Why The FBI Hid The Story Of The Most Dangerous Black Woman Ever

Lucy Parsons
Damian White
August 17, 2020

Lucy Parsons, born into slavery in 1853, made it her life’s mission to fight for the poor and disenfranchised.

Her work started in Texas, but she was forced to flee to Chicago after police shot her husband, threatening to lynch him for registering Black voters.

After a workers protest in 1886, a local newspaper encouraged people to poison homeless beggars, or “tramps.”

Parsons responded by writing, "Let every dirty, lousy tramp arm himself with a revolver or knife and lay in wait on the steps of the palaces of the rich ..."

Her words resonated with the masses of oppressed workers.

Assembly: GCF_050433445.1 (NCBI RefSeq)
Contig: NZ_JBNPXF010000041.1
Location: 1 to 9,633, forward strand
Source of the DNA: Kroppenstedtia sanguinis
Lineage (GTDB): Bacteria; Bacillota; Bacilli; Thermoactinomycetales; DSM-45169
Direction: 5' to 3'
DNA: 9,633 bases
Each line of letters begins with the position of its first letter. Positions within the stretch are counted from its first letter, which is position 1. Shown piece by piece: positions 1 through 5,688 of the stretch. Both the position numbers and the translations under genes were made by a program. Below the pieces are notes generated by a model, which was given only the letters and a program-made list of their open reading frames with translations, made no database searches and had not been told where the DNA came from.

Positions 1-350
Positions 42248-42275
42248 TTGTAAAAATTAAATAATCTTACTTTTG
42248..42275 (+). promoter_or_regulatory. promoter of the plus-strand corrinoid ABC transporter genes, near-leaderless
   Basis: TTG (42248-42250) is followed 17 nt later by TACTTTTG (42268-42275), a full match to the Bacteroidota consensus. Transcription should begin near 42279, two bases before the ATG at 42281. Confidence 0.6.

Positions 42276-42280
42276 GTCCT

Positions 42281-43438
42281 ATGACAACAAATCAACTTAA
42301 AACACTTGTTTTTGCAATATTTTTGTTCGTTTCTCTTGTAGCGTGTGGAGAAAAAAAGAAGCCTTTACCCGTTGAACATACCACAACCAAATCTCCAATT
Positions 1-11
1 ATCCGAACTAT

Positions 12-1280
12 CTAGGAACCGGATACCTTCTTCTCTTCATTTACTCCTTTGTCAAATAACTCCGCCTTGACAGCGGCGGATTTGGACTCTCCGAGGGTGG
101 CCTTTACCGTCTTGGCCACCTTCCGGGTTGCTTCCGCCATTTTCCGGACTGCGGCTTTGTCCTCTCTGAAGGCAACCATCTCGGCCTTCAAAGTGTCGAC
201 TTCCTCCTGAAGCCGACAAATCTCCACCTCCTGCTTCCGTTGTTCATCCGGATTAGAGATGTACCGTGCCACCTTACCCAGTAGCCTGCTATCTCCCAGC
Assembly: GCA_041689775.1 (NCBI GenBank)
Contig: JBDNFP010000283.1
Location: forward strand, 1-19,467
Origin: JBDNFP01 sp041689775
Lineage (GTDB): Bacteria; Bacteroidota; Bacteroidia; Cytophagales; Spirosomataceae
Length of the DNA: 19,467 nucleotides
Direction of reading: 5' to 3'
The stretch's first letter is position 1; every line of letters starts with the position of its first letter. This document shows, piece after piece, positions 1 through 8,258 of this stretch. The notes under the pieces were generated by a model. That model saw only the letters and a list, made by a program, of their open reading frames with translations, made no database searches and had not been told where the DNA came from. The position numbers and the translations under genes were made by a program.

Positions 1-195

Parsons’ active resistance to the system prompted law enforcement to say she was "more dangerous than a thousand rioters." The FBI even forbid her from speaking in public.

When she died mysteriously in 1942, federal agents raided her home. They stole 40 years worth of writing on anarchy and socialism. To this day, these works have remained hidden from the public.

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